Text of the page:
- The model understands what you want, but is pursuing some other goal
I think the first possibility is definitely a capabilities failure, and the last is definitely an alignment failure, but I’m not sure how to categorize the middle one. The key test is something like: do we expect this problem to get better or worse as model capability increases? I’m inclined to say that we expect it to get better, because a more capable model will be better at guessing what humans want, and better at asking for clarification if uncertain.
This seems generally clear and useful. Thumbs-up.
(2) could probably use a bit more "...may...", "...sometimes..." for clarity. You can't fool all of the models all of the time etc. etc.
thanks, edited :)
What does wanting to use adversarial training say about the sorts of labeled and unlabeled data we have available to us? Are there cases where we could either do adversarial training, or alternately train on a different (potentially much more expensive) dataset?
What does it say about our loss function on different sorts of errors? Are there cases where we could either do adversarial training, or just use a training algorithm that uses a different loss function?
A common justification I hear for adversarial training is robustness to underspecification/slight misspecification. For example, we might not know what parameters the real world has, and our best guesses are probably wrong. We want our AI to perform acceptably regardless of what parameters the world has, so we perform adversarial domain randomization. This falls under 1. as written insofar we can say that the AI learnt a stupid heuristic (use a policy that depends on the specific parameters of the environment for example) and we want it to learn something more clever (infer the parameters of the world, then do the optimal thing under those parameters). We want a model whose performance is invariant to (or at least robust to) underspecified parameters, but by default our models don't know which parameters are underspecified. Adversarial training helps insofar as it teaches our models which things they should not pay attention to.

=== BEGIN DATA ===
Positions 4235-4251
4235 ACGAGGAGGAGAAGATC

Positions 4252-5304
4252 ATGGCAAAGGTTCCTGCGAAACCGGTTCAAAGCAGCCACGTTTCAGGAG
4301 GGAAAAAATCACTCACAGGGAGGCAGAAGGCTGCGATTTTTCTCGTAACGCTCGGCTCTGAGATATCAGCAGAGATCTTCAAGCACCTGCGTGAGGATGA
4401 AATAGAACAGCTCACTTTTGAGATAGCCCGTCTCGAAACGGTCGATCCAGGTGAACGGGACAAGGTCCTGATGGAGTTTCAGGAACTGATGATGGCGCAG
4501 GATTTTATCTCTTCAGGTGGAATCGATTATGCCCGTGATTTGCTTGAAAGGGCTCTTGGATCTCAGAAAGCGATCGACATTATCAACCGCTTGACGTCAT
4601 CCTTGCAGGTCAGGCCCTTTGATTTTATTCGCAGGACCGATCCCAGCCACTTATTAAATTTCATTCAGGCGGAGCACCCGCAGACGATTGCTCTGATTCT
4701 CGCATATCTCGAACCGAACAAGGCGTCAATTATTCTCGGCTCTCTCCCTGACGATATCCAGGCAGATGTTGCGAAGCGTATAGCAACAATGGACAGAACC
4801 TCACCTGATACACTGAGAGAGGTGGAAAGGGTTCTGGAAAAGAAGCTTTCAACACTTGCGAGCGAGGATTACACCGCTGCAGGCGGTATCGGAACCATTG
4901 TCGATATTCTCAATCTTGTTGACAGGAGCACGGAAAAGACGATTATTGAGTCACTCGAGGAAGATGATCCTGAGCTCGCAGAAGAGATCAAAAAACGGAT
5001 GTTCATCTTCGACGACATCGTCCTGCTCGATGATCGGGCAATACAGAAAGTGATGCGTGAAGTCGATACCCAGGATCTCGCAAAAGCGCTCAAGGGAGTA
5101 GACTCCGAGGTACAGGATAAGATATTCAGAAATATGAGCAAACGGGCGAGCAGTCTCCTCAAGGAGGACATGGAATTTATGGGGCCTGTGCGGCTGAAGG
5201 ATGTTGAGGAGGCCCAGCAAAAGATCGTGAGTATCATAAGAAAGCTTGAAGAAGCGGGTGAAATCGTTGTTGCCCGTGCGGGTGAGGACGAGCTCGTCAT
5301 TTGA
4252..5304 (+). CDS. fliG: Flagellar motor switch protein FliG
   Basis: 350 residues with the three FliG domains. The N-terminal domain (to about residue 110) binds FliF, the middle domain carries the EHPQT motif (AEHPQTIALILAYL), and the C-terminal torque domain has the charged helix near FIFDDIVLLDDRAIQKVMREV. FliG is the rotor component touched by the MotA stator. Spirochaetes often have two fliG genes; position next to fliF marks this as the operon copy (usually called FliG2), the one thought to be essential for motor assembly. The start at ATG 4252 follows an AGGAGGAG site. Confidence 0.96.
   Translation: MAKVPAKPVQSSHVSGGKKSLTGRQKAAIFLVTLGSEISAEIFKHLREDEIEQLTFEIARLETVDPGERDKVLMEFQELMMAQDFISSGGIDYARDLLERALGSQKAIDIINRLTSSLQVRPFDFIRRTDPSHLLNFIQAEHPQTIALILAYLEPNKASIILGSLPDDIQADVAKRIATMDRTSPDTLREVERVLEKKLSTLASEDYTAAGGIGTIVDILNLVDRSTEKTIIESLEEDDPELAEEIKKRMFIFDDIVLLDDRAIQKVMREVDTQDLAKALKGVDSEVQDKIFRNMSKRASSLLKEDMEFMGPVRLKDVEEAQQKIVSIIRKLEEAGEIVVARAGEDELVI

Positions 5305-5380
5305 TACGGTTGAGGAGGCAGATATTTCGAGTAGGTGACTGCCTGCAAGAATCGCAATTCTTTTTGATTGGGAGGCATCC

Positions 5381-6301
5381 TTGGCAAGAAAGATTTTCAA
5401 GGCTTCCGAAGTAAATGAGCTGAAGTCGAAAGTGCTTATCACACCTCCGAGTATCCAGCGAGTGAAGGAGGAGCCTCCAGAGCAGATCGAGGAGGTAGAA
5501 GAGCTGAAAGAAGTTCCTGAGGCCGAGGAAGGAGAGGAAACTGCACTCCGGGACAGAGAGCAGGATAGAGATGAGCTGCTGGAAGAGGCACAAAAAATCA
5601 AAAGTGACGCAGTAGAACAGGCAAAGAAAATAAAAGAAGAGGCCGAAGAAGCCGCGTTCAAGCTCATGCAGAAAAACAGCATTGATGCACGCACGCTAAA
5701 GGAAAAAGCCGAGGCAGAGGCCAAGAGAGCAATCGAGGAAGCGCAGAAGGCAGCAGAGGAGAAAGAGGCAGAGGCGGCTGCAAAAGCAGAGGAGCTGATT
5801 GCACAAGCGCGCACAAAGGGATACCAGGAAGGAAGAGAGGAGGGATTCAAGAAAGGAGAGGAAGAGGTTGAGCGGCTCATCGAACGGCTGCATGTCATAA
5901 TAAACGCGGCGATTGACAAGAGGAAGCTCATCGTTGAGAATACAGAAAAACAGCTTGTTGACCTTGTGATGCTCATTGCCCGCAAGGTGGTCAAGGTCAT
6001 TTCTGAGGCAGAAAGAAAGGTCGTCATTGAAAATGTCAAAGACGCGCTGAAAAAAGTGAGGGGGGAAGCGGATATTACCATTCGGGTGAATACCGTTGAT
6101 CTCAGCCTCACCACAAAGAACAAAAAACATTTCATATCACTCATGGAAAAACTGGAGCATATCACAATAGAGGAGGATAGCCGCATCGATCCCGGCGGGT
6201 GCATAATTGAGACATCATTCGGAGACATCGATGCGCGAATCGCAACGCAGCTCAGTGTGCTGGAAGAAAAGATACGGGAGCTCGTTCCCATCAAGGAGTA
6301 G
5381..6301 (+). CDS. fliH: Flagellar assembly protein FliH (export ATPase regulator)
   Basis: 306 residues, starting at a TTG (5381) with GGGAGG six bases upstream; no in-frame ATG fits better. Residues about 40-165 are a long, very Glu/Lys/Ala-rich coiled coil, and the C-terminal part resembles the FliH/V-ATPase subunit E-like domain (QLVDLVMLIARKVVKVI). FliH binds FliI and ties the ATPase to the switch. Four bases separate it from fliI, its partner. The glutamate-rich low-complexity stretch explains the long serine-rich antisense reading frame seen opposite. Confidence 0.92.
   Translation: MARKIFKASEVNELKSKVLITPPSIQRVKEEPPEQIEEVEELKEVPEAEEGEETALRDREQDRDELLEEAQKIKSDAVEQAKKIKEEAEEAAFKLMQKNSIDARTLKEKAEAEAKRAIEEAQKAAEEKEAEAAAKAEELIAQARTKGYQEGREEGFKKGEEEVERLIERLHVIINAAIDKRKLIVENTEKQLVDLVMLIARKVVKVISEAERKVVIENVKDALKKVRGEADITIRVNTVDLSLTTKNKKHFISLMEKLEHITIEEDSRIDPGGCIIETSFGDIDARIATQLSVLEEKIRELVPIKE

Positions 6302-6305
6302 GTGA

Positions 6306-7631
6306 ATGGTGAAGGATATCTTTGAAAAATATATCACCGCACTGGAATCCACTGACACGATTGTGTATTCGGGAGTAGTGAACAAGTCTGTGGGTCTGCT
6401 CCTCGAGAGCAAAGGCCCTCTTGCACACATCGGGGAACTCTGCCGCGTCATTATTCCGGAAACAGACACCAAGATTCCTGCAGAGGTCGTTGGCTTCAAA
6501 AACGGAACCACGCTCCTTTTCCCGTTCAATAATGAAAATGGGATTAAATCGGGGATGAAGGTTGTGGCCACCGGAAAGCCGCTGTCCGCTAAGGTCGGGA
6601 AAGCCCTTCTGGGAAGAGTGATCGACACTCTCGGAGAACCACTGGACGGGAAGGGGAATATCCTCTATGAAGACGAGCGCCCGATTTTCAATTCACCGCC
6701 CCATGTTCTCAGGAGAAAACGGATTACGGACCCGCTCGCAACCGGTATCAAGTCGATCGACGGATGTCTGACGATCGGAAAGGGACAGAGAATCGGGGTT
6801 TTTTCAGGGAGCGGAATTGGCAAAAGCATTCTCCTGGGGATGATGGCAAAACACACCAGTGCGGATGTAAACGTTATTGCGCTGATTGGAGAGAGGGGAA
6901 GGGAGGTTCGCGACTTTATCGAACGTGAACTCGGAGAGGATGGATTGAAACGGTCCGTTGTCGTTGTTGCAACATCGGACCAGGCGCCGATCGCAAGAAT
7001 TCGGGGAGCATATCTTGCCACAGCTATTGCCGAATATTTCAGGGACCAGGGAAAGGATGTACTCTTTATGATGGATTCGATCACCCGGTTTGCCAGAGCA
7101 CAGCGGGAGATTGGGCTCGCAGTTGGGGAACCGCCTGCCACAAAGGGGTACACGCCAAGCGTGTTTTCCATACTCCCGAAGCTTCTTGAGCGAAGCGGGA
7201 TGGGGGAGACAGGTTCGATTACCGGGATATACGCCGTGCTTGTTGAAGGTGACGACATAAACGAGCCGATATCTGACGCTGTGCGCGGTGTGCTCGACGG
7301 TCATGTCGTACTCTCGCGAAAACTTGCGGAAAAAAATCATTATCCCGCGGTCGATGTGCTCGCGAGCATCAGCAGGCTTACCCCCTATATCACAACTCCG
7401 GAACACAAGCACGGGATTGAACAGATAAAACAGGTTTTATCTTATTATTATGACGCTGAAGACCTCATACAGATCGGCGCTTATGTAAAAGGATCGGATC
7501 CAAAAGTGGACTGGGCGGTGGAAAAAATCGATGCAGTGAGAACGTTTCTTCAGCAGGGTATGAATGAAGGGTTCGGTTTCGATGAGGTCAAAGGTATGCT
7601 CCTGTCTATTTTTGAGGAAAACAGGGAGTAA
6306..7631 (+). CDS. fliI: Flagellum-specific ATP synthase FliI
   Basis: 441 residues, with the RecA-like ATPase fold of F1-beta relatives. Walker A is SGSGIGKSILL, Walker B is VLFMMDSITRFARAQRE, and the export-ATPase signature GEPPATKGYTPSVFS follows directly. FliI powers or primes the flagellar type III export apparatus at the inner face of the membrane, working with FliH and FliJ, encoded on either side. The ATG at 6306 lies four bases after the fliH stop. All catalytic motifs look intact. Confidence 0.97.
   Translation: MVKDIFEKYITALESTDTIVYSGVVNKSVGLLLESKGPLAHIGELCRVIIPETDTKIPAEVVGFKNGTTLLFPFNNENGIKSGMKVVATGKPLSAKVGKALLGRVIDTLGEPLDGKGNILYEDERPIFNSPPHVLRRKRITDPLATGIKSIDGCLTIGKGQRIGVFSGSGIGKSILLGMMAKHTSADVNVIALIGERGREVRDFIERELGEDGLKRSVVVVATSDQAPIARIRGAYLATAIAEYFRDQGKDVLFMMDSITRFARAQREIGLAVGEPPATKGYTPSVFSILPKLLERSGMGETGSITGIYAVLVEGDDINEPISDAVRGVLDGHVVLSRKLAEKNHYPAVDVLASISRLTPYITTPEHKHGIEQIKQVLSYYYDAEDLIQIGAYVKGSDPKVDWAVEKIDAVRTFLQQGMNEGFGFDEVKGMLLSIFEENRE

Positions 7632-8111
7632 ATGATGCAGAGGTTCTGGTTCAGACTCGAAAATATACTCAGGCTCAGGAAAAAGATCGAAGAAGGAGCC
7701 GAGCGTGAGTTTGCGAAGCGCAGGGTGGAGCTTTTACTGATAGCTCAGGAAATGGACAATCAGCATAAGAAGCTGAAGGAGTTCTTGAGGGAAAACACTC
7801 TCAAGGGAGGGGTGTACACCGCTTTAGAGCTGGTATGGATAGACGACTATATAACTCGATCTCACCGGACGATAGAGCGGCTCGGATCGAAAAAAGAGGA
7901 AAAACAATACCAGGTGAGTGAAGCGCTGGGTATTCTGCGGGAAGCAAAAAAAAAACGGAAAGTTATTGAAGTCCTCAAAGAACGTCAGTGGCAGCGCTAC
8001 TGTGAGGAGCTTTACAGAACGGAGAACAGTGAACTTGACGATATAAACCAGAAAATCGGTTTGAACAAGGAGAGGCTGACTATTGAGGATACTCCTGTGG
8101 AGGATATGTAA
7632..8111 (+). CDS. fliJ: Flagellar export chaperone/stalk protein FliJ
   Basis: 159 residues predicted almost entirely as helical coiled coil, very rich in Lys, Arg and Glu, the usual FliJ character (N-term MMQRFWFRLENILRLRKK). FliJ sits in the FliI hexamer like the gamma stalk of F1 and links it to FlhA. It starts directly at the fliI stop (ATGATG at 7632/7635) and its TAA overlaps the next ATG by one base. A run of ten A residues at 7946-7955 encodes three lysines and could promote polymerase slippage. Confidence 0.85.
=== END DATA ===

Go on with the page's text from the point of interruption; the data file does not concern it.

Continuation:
In the image classification example you gave for 1., I'd frame it as:
* The training data doesn't disambiguate between "the intended classification boundary is whether or not the image contains a dog" and "the intended classification boundary is whether or not the image contains a high frequency artifact that results from how the researchers preprocessed their dog images", as the two features are extremely correlated on the training data. The training data has fixed a parameter that we wanted to leave unspecified (which image preprocessing we did, or equivalently, which high frequency artifacts we left in the data).
* Over the course of normal (non-adversarial) training, we learn a model that depends on the specific settings of the parameters that we wanted to leave unspecified (that is, the specific artifacts).
* We can grant an adversary the ability to generate images that break the high frequency artifacts while preserving the ground truth of if the image contains a dog. For example, the Lp norm-ball attacks oft studied in the adversarial image classification literature.
* By training the model on data generated by said adversary, the model can now learn that the specific pattern of high frequency patterns doesn't matter, and can now spend more its capacity paying attention to whether or not the image contains dog features.